Cosmology and Evolution in the Pān̄carātra Parama Saṃhitā
Parama Saṃhitā is an archetype of the Pān̄carātra literature. The “three gems” of Pān̄carātra are Sāttvata Saṃhitā, Pauṣkara Saṃhitā and Jayākhya Saṃhitā. They are perhaps the oldest surviving of the genre and are held in high esteem. Next in importance is the Ahirbudhnya Saṃhitā, which also happens to be the first ever Pān̄carātra text to be translated into English. And the fifth most important is the Parama Saṃhitā. This Parama Saṃhitā is included in many “lists of Pān̄carātra works” contained in the latter Pān̄carātra texts.
Parama Saṃhitā contains the famous Jitante Stotra, considered canonical by all Vaishnavas, including pūjya acharyas Madhva/Dvaita, Rāmanuja/Viṡiṣṭādvaita, Nimbārka/Bhēdābheda, etc. In fact, this stotra is so old that it is quoted in the Nārāyaṇīya of the Mahābhārata and even in the Ṛg-vidhāna 3.33.174ff an appendix to the Ṛg-vēda (search for “jitam.te”)! Ṡrī Yāmunācārya, the guru of Ṡrī Rāmānuja quotes Parama Saṃhitā 28.32-34 whereas Bhagavad Rāmānujācarya himself quotes Parama Saṃhitā 2.18-19, Sattvata Samh. 2.4 & 2.5 and Paushkara 38.293-294 & 38.306. Thus, this Saṃhitā is of great historicity and authenticity.
Chapter 2 “Creation” of the work provides a cosmological and ontological view of creation. Its detail is captured in the picture below:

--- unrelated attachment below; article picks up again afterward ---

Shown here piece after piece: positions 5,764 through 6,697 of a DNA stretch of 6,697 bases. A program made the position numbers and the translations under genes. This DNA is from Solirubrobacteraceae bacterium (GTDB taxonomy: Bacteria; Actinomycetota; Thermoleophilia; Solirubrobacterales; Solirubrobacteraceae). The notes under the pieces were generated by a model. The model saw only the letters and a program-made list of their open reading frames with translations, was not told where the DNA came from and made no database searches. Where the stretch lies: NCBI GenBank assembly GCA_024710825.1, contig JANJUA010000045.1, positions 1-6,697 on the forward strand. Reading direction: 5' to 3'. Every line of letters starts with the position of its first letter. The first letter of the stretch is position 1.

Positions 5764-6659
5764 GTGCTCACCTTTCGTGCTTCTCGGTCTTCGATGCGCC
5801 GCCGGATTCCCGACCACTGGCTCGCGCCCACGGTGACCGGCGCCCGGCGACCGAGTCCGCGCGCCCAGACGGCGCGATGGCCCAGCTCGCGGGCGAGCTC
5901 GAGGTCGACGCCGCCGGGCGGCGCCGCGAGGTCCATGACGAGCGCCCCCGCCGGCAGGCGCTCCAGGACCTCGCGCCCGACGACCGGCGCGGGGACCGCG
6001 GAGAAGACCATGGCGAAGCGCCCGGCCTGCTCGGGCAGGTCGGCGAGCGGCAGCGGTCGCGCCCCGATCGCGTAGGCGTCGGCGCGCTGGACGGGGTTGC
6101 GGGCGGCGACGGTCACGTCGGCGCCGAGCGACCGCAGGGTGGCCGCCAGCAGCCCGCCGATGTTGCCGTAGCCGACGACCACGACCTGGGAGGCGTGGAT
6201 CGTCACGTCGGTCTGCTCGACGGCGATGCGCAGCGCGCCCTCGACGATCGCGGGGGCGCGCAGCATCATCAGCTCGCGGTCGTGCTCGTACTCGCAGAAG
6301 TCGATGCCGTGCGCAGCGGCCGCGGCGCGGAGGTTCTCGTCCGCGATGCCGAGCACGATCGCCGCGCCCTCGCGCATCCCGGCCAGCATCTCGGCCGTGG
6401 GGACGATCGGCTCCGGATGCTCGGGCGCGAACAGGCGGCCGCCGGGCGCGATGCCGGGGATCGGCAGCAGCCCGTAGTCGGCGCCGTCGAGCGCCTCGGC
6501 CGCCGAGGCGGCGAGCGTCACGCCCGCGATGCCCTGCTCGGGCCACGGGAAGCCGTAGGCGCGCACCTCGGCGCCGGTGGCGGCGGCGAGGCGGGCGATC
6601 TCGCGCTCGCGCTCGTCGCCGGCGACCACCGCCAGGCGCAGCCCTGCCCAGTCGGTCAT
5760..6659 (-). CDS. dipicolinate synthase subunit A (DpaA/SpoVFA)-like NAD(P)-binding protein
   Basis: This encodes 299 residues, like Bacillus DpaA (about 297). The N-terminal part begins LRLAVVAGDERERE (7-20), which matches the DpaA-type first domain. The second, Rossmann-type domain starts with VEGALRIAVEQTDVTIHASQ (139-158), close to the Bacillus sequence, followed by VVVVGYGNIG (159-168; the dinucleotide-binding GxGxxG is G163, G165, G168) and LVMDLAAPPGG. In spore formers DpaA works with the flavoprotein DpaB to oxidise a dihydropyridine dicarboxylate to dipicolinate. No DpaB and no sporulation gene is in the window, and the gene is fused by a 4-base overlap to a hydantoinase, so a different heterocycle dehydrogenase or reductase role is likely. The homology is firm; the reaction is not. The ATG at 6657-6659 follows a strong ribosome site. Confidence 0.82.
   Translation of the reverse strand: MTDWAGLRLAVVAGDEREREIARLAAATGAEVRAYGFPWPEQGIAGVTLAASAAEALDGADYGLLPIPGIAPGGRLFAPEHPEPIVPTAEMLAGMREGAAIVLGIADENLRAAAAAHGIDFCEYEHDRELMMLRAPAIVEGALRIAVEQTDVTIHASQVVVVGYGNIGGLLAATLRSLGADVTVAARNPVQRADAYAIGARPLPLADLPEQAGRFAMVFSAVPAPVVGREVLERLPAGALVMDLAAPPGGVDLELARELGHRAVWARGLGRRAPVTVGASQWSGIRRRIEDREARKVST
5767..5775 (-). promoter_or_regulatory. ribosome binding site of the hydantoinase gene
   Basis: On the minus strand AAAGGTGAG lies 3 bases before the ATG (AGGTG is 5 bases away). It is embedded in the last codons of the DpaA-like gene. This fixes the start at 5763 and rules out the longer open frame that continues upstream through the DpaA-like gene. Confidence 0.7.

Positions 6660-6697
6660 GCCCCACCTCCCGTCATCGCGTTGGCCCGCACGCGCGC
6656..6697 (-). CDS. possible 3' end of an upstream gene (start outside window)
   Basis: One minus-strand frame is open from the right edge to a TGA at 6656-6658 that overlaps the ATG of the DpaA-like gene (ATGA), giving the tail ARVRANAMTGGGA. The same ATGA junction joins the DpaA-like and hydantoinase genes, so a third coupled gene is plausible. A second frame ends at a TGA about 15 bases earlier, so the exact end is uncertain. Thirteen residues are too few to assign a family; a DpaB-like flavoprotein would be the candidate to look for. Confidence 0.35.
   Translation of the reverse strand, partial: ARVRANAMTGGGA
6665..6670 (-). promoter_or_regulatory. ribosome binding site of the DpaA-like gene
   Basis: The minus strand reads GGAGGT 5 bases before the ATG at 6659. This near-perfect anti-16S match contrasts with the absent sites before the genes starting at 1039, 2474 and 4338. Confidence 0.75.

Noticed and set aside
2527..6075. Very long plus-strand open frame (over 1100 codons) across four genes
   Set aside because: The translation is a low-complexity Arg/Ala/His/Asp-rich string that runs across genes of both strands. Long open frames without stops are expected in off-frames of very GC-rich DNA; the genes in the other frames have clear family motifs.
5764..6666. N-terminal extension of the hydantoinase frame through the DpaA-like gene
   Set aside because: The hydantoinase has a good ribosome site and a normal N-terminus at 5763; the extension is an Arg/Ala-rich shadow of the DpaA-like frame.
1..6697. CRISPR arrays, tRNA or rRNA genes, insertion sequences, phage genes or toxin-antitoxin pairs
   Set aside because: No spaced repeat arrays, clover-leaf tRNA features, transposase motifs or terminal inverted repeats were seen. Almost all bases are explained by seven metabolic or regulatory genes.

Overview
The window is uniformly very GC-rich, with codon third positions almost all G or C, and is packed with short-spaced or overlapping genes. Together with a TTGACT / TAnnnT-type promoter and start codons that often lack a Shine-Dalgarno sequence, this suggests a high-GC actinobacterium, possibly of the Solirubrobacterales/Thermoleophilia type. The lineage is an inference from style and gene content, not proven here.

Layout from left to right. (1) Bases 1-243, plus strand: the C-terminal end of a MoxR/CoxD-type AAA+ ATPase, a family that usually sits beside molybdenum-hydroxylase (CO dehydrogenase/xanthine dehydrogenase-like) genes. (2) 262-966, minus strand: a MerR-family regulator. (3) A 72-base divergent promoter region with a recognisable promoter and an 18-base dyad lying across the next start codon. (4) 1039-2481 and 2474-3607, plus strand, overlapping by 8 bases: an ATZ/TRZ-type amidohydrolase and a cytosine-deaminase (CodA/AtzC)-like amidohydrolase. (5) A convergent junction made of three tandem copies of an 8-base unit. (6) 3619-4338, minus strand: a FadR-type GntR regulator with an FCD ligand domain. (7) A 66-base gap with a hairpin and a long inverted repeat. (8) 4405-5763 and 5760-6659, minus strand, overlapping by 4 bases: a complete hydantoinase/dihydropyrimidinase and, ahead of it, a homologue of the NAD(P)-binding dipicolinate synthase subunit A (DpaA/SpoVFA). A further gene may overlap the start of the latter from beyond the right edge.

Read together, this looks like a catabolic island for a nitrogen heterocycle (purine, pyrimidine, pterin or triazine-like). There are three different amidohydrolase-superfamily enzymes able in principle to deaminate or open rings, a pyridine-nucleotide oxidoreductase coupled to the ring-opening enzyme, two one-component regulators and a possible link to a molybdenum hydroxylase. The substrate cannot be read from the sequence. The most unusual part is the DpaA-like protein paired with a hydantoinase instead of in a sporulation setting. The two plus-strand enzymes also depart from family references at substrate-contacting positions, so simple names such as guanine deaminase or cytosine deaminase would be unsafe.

Arrows represent the direction of evolution. We start with the premise that there exist two distinct principles, “Paramātma” and “Prakṛti”. Much of it parallels the Sāṅkhya theory.
Prakṛti is described as the primary origin (pradhāna mūla) of all created things (bhava:s). It is also called by names such as Dravya (substance), Avyākṛta (un-formed, un-developed) and Vyakta (manifested, developed, evolved) (Ch 2.4). Some entities are not created (e.g. jīvātma, paramātma) and they are not in the scope of Prakṛti.
Prakṛti has four characteristics (Ch 2.28):
# It is inanimate (acētana) # It is immeasurable (parārdha) # It is ever-existing (nitya) # It is ever-chaning (satata-vikriyā)
Note that this means Prakṛti is not the divine consort Lakṣmī, because the former is inanimate where as the latter is not.
Prakṛti and Puruṣa – Viṣṭādvaita relation
The relation between Prakṛti and Puruṣa is universal pervasion (vāpti). The Paramātma pervades all of Prakṛti. Just as taste cannot be separated from water, the pervader cannot be separated from the object of pervasion. Thus, the pervader Puruṣa cannot be regarded as distinct from the pervaded Prakṛti. The two combined is different from either, and yet exist as if they were one (Ch 2.20-24). Bhagavad Rāmanuja calls this as “apṛthak-siddha” (inseparably distinct).
Since Prakṛti is inanimate, it cannot create otherwise (than by the direction of Puruṣa). Prakṛti manifests things by transforming causes (kāraṇa) into effects (kārya). When the effect ceases to exits, it is subsumed in the cause itself. As long as the world lasts, so long does Caturmukha-Brahma exists. When his life reaches its fulness, all creation comes does to an end. All created things reach back to their cause each its own, always (Ch 26.84, Ch 2.14). That is, “effect” is latent or hidden in the “cause” (pariṇāma-vāda).
All these causes (kāraṇa:s) get absorbed in Avyakta; this itself is absorbed by Paramātma (Ch 26.85).